Author Topic: Choosing VDR versus MythTV  (Read 2389 times)

rnmixon

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Choosing VDR versus MythTV
« on: January 18, 2008, 11:45:59 pm »
Just wanted to make sure I am understanding the discussions I am seeing.

In general those of us in the USA should be using MythTV, otherwise VDR has some advantages, especially for supporting DVB cards.

In particular, I have a core/hybrid Asus M2NPV-VM motherboard, AMD 64 x2 4400 with 1GB RAM, a Hauppage PVR-500 connected to my cable box and a HDHomeRun for two independent sources of OTA TV. Using 704, MythTv would freeze often usually after 15 or 20 seconds of viewing. Will MythTV work "better" in 710b3, or would VDR offer any advantages?

Thanks!

I'm still waiting impatiently for my 710b3 DVD ISO for AMD64 to download - Its taken over a day and is only 75% complete. At least I've uploaded as much as I've downloaded  ;)
Core/hybrid: Antec Fusion case, Asus M2NPV-VM motherboard, AMD 64 x2 4400,  1GB RAM, Global Cache GC100, Streamzap remote, ZCU000 ZWave, Hauppage PVR-500 to cable box, HDHomeRun to two HD antenna's in Scottsdale, AZ; Akai PT50DL14 50" DLP, Global Cache

tkmedia

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Re: Choosing VDR versus MythTV
« Reply #1 on: January 19, 2008, 06:03:46 am »
Just wanted to make sure I am understanding the discussions I am seeing.

In general those of us in the USA should be using MythTV, otherwise VDR has some advantages, especially for supporting DVB cards.

In particular, I have a core/hybrid Asus M2NPV-VM motherboard, AMD 64 x2 4400 with 1GB RAM, a Hauppage PVR-500 connected to my cable box and a HDHomeRun for two independent sources of OTA TV. Using 704, MythTv would freeze often usually after 15 or 20 seconds of viewing. Will MythTV work "better" in 710b3, or would VDR offer any advantages?

Thanks!



I have a very similar setup
I would also like to know.


BTW you do know you can get clear qam channels on HDHomerun by connecting your cable tv cable to one of your HD Homerun inputs.
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rnmixon

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Re: Choosing VDR versus MythTV
« Reply #2 on: January 19, 2008, 07:52:05 am »
Actually I have Qwest ChoiceTV (Scottsdale, AZ), its not really "cable" in the sense that there is no cable modem with coax input. A single twisted pair provides phone, TV and internet via a special set top box - a Motorola (aka Next Level Communications) RG2xxx. It that provides cable-equivalent programming to three different TV's. No coax really, so I don't believe the QAM channels would apply, at least any way I can figure.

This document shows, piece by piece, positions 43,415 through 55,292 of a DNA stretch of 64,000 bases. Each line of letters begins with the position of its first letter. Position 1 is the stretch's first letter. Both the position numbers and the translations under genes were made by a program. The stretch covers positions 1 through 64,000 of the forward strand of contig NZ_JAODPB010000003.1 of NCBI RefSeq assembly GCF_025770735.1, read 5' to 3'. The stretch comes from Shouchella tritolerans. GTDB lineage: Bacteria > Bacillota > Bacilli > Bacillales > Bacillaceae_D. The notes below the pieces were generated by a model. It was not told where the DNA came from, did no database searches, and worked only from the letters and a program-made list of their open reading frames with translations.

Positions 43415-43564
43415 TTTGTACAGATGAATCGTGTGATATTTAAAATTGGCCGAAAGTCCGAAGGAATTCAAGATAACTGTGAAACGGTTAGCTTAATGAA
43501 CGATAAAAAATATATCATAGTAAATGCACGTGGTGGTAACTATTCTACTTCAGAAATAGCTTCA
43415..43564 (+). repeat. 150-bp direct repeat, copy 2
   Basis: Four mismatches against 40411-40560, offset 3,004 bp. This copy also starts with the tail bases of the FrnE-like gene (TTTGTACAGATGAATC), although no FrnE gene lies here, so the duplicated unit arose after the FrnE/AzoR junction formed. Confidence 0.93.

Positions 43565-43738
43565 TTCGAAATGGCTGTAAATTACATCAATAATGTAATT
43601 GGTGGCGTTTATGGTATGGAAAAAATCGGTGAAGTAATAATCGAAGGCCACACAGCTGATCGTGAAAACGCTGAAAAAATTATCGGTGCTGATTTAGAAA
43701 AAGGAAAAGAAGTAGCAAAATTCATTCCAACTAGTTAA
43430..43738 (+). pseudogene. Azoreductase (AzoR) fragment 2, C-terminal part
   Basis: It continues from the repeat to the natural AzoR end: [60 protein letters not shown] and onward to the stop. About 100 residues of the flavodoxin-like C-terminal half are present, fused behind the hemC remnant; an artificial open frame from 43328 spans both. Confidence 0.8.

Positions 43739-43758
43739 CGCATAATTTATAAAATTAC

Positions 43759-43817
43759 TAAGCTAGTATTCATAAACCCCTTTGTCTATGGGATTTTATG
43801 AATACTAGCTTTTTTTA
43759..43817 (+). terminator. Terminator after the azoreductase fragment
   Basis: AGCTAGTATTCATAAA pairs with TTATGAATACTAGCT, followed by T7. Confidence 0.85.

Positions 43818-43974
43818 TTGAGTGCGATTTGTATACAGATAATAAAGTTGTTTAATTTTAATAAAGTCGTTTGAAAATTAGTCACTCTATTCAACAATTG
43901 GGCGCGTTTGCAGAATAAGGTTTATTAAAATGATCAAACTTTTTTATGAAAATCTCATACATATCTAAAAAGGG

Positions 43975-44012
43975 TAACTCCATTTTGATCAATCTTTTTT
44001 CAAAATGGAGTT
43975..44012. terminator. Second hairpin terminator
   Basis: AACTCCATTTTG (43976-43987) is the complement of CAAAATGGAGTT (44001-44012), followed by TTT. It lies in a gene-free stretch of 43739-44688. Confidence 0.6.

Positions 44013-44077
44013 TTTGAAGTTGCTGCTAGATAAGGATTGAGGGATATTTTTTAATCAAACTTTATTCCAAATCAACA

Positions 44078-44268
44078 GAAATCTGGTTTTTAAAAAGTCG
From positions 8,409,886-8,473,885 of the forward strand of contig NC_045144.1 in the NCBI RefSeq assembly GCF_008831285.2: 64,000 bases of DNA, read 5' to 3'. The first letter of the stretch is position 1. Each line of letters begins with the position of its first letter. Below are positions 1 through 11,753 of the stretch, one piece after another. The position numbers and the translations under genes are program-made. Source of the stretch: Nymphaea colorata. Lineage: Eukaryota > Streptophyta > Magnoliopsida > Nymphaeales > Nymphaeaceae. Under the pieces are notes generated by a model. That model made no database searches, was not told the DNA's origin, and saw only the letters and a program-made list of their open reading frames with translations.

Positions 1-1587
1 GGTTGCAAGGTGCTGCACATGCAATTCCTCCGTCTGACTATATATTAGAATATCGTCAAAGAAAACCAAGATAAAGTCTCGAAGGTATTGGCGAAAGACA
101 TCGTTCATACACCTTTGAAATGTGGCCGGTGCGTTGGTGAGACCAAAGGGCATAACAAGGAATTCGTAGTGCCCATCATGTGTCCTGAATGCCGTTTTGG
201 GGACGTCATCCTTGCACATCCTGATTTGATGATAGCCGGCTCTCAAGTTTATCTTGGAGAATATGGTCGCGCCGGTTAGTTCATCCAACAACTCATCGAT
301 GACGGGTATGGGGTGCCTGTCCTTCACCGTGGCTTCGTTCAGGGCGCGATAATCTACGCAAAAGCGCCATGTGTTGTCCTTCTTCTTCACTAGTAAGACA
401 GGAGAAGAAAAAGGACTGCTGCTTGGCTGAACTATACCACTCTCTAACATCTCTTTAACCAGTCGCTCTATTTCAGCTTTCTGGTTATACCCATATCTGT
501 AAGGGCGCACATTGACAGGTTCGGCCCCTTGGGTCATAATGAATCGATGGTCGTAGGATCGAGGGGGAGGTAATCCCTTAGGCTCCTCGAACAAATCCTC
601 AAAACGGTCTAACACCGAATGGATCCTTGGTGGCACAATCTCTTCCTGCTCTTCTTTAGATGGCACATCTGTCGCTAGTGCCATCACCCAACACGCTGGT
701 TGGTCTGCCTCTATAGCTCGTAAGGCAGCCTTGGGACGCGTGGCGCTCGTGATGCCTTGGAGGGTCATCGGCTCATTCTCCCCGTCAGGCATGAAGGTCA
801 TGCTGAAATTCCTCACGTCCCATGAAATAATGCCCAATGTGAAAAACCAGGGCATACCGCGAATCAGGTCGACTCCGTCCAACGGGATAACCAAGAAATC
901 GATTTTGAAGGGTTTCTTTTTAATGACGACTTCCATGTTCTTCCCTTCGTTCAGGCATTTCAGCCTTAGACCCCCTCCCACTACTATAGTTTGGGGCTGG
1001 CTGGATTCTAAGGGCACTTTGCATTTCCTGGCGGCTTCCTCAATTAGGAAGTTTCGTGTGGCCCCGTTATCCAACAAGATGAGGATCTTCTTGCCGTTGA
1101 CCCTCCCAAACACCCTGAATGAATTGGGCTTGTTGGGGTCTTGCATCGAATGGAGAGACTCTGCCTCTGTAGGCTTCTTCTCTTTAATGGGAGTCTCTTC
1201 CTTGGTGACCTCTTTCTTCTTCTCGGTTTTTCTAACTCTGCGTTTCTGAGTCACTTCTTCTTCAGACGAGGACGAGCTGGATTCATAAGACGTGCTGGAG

Thanks though. I think I'm good with the PVR-500 and using the HDHomeRun for OTA.
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totallymaxed

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Re: Choosing VDR versus MythTV
« Reply #3 on: January 19, 2008, 09:56:46 am »
Just wanted to make sure I am understanding the discussions I am seeing.

In general those of us in the USA should be using MythTV, otherwise VDR has some advantages, especially for supporting DVB cards.

In particular, I have a core/hybrid Asus M2NPV-VM motherboard, AMD 64 x2 4400 with 1GB RAM, a Hauppage PVR-500 connected to my cable box and a HDHomeRun for two independent sources of OTA TV. Using 704, MythTv would freeze often usually after 15 or 20 seconds of viewing. Will MythTV work "better" in 710b3, or would VDR offer any advantages?

Thanks!

I'm still waiting impatiently for my 710b3 DVD ISO for AMD64 to download - Its taken over a day and is only 75% complete. At least I've uploaded as much as I've downloaded  ;)

ok... lets clear this confusion up;

vdr can only be used in beta3 (and this will be true of the release version too) with DVB transmissions (DVB-T = Terestrial from an aerial, DVB-S = Satellite & DVB-C = Cable). Therefore you must be able to receive a DVB signal in your region via your aerial, Satellite or Cable and have a DVB card (or possibly usb dongle) in your Core. VDR will not work with a PVR-150, 250, 500 etc etc.

At present once you choose VDR or MythTV in the setup Wizard during the initial install you cannot change your mind afterwards (or at least it is very complex to do so!). This will be fixed in a later beta or the release.
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rnmixon

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Re: Choosing VDR versus MythTV
« Reply #4 on: January 19, 2008, 10:42:58 am »
OK, thanks for the confirmation. MythTV it is then, I'm hopeful it will work much better.
Core/hybrid: Antec Fusion case, Asus M2NPV-VM motherboard, AMD 64 x2 4400,  1GB RAM, Global Cache GC100, Streamzap remote, ZCU000 ZWave, Hauppage PVR-500 to cable box, HDHomeRun to two HD antenna's in Scottsdale, AZ; Akai PT50DL14 50" DLP, Global Cache

Hipper

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Re: Choosing VDR versus MythTV
« Reply #5 on: January 22, 2008, 09:40:32 pm »
Quote
vdr can only be used ... with DVB transmissions Therefore you must be able to receive a DVB signal in your region via your aerial, Satellite or Cable and have a DVB card

Now that it's clear what hardware and signal sources are needed for VDR and MythTV which should one choose?